Most drivers believe themselves to be safe and considerate, assuming it must be others that are causing the problem. Often the individual is blissfully unaware that their ‘choice’ of speed might impact negatively on anyone else. I mean how can their one little journey cause such a problem for anyone else? How can it really matter so much if they choose to travel slightly above the speed limit? What so many individual drivers forget is that it is the cumulative effect of these actions which cause so many problems for other road users. This same principle applies to many other forms of anti social behaviour today.

    Speed and the perception of speed, along with traffic volume is creating barriers to other forms of travel and helping to sever communities up and down the country.

    Agree (0) | Disagree (0)


    While speed may not be the cause of crashes, a higher initial speed means that one has less time to correctly assess a situation, less time to react, and one tends to hit things harder. You cannot argue with the laws of physics! If driving standards did not improve, but we all drove more slowly, then crashes, deaths, and injuries would all be reduced in number. It is going to be virtually impossible to train all drivers to the standard we’d like to see, so until then the practical advice is to slow down.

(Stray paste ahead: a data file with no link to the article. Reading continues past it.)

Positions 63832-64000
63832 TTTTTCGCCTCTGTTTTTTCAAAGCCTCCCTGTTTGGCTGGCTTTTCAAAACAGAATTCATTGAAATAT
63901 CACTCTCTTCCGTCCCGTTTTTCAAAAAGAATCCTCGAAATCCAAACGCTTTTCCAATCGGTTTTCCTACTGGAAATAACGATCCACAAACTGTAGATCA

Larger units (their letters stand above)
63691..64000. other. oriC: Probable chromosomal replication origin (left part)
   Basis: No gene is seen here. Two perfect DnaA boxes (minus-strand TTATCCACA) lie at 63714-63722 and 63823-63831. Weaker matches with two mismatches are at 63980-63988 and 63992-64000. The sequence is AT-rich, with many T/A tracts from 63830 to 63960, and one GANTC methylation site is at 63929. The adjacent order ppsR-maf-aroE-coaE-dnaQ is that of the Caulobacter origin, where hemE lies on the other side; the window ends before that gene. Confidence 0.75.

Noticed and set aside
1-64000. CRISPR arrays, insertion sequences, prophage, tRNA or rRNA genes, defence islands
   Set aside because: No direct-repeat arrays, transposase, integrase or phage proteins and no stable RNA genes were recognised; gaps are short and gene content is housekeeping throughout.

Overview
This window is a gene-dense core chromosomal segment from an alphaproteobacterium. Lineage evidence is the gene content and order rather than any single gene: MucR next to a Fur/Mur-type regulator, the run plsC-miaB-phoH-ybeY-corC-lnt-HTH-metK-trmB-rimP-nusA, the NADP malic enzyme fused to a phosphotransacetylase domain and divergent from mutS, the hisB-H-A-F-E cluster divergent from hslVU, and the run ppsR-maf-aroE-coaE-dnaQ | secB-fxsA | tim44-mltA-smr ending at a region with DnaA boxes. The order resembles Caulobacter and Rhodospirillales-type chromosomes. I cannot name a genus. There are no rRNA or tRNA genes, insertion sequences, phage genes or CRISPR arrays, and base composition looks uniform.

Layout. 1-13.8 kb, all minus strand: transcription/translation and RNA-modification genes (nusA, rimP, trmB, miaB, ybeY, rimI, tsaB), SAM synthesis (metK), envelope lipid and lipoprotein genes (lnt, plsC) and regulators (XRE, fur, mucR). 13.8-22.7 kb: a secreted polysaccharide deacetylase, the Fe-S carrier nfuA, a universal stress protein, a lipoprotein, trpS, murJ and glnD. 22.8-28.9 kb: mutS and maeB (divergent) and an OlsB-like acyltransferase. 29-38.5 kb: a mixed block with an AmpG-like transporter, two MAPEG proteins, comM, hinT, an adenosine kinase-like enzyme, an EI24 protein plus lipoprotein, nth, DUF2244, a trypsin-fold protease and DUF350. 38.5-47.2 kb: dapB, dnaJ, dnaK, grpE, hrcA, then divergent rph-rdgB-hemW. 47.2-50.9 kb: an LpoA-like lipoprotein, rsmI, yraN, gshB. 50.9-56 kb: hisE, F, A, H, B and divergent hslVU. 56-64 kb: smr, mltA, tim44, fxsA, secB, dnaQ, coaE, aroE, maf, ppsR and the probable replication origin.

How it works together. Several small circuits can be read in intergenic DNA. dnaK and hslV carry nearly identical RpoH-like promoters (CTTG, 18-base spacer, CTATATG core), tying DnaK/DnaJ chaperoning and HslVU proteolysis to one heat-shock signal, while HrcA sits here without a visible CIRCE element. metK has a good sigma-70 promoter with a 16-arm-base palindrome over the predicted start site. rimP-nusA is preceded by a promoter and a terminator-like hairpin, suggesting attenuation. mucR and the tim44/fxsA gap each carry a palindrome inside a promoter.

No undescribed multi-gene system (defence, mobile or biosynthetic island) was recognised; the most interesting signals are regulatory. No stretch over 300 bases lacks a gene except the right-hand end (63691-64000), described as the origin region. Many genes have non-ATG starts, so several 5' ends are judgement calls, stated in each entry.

David, Suffolk
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    Everybody that thinks speed causes accidents should read “The Field Guide to Human Error Investigations” by Sidney Dekker. If everybody in the road safety industry did so, then we might begin to identify the actual causes of road accidents. Until then, it’s all guesswork and speculation.

    Duncan MacKillop. Stratford on Avon